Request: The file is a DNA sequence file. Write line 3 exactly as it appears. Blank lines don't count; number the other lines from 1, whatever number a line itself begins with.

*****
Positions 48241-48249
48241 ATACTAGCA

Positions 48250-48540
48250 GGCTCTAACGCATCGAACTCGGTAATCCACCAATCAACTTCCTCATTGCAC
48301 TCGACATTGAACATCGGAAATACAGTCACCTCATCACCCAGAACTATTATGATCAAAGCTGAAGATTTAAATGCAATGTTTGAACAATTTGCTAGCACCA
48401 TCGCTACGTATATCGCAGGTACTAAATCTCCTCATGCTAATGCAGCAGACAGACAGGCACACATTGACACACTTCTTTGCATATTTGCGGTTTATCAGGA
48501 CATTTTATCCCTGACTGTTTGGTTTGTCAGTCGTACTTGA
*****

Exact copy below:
Positions 48250-48540